Preventing stroke is key to reducing its societal burden from a human and financial perspective. Ischemic stroke represents 70–80% of all strokes, whereas atherosclerosis of the brain and heart vasculature play the predominant pathological role. It is well established that a majority of strokes are largely preventable. Major risk reductions in stroke are achieved in focused groups of patients where specific interventions can be prescribed, for example up to 80% are achieved with oral anticoagulation in patients with atrial fibrillation; and carotid endarterectomy reduces the risk of stroke by more than 60% in patients with symptomatic carotid stenosis. Yet in the general population at risk for stroke, there remain wide opportunities to reduce the risk of stroke beyond the use of oral antiplatelet medications which achieve at best a relative risk reduction of 25%. Therefore, modifying atherosclerotic risk factors that place patients at risk for stroke is key to reducing its burden.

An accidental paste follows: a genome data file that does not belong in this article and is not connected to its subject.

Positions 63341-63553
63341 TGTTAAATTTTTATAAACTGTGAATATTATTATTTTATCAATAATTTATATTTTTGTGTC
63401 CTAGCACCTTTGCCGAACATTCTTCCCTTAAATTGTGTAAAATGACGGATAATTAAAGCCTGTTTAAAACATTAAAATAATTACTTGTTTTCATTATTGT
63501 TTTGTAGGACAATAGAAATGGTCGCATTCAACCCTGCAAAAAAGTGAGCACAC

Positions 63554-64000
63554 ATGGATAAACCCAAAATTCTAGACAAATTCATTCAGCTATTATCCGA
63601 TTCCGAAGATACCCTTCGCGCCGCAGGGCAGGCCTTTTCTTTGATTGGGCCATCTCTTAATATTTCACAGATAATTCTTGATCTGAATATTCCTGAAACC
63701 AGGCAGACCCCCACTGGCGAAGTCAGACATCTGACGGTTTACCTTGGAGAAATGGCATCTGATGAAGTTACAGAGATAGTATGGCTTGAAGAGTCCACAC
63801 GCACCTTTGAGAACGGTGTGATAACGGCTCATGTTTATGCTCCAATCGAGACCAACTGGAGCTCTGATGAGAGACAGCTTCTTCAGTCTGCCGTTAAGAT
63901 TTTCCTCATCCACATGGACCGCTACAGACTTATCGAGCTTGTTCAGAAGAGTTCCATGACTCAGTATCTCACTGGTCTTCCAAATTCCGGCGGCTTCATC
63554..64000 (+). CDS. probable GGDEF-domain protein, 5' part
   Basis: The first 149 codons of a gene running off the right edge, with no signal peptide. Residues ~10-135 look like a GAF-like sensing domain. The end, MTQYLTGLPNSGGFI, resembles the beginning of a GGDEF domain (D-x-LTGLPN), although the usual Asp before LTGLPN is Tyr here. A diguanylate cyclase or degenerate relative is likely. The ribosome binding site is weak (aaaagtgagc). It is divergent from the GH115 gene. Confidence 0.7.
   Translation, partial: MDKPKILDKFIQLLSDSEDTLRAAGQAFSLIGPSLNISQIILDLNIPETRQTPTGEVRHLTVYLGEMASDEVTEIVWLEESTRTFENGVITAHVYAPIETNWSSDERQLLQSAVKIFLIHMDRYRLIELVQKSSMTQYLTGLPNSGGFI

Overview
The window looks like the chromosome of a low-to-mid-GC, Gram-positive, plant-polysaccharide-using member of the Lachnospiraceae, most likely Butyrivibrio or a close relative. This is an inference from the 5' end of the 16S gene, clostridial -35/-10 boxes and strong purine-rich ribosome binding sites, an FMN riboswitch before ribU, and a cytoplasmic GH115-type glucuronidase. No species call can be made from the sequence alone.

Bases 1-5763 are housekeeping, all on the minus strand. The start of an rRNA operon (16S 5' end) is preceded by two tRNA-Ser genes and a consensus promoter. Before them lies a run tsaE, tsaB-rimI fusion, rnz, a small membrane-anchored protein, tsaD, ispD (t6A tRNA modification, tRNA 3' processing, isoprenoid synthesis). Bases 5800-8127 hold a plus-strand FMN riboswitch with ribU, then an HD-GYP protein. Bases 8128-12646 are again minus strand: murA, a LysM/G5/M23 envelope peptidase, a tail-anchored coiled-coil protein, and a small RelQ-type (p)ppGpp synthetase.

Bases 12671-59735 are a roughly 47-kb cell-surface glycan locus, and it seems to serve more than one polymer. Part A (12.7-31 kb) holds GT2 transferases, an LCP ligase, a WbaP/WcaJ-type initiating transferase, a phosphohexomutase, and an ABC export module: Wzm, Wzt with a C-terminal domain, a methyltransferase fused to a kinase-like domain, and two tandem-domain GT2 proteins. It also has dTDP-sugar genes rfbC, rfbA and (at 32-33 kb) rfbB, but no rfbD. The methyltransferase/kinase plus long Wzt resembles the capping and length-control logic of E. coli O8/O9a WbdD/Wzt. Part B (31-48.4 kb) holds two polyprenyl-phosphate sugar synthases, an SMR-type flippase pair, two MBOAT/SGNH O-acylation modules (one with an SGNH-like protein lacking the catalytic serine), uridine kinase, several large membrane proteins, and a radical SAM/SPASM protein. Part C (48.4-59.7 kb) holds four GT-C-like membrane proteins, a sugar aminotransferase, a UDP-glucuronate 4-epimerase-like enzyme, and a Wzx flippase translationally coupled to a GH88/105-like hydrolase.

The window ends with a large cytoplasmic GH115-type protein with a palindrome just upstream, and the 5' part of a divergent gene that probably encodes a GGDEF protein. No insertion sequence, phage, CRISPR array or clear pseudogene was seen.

|Original language||English (US)|
|Title of host publication||Handbook of Cerebrovascular Diseases, Second Edition, Revised and Expanded|
|Number of pages||26|
|State||Published - Jan 1 2004|
ASJC Scopus subject areas